Respite care


Respite care may involve providing alternative family or institutional care for a person with a disability in order to enable the carer to take a short break, a holiday or a rest. It can cover very short-term respite, for example, a carer for an evening, or a much longer arrangement for a holiday. Schemes of respite care are sometimes called 'Breakaway' or 'Friendship' schemes.

Respite care or temporary care may be based in the community or in an institution. In practice, respite care is provided to a varying degree at a number of locations around the country – in some cases by your Health Service Executive (HSE) Area and in others by local or national voluntary organisations.

Care is provided at a number of locations around the country for people with different disabilities. The person being cared for may be admitted to a HSE nursing home for a period of two weeks. Longer stays may be possible in some circumstances. Respite care is organised through your public health nurse or family doctor (GP). Alternative care with a family is sometimes available for children with disabilities, whereas institutional care is usually provided for older people. Sometimes, summer camp arrangements can be made for children with disabilities. These are funded by local HSE Areas at no cost to individuals.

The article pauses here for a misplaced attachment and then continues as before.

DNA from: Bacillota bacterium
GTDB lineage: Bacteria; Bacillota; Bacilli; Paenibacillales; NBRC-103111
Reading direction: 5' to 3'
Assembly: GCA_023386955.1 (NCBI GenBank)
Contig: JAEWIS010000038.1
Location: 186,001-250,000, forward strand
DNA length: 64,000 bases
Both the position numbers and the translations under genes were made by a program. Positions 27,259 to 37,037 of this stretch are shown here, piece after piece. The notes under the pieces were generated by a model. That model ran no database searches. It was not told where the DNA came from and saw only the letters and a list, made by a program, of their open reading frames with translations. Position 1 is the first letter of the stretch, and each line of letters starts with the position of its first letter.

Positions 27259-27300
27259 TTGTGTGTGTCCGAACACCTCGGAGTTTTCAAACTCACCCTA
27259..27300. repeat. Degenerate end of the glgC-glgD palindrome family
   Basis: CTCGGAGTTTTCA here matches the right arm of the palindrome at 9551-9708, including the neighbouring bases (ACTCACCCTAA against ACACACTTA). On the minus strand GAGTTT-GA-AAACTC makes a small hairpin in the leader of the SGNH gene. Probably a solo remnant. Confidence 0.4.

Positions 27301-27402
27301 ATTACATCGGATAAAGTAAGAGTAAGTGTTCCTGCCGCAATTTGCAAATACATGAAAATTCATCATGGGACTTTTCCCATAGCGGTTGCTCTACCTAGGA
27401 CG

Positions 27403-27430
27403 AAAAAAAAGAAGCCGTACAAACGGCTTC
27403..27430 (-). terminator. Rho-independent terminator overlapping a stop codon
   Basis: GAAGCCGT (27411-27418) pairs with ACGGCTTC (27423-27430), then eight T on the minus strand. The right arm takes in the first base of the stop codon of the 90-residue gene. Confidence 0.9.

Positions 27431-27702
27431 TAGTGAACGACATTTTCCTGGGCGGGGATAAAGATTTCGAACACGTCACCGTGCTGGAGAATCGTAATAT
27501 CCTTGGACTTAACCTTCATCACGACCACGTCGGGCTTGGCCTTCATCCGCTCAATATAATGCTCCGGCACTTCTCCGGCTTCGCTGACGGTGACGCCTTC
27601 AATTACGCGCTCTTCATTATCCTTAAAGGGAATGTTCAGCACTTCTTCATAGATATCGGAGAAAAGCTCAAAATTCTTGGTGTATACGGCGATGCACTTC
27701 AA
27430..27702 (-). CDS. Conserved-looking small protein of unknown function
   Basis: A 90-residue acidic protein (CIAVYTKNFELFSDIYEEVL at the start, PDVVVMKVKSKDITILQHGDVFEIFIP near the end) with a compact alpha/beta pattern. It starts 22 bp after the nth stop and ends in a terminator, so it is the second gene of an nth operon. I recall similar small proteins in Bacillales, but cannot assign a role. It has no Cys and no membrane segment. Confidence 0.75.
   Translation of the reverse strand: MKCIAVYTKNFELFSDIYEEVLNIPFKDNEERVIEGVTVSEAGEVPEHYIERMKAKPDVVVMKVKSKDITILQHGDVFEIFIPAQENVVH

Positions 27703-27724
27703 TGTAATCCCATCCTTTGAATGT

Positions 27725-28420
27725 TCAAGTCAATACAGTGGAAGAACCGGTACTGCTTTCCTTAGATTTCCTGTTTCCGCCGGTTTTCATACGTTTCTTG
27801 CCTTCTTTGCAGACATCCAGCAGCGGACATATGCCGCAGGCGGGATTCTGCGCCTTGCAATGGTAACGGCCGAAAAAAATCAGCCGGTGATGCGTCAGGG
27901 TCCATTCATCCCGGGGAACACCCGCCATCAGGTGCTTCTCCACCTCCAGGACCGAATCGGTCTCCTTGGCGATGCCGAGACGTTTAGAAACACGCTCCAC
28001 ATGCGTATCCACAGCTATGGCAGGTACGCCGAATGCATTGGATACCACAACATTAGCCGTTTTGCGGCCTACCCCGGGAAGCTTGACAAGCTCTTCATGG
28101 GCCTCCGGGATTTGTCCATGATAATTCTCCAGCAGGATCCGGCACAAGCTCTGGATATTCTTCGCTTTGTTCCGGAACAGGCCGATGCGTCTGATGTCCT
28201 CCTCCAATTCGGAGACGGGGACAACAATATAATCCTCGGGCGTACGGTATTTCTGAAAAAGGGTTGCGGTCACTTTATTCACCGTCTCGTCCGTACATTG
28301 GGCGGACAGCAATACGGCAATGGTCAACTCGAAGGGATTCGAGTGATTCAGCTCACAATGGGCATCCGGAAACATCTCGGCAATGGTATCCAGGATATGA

Carer's Support Grant

The Carer's Support Grant (formerly called the Respite Care Grant) is an annual cash payment made by the Department of Social Protection to certain carers for use as they wish.

Where to apply

Apply to the Disability Services Manager in your Local Health Office and/or to a voluntary organisation that caters for people with the relevant disability.

Page edited: 11 June 2018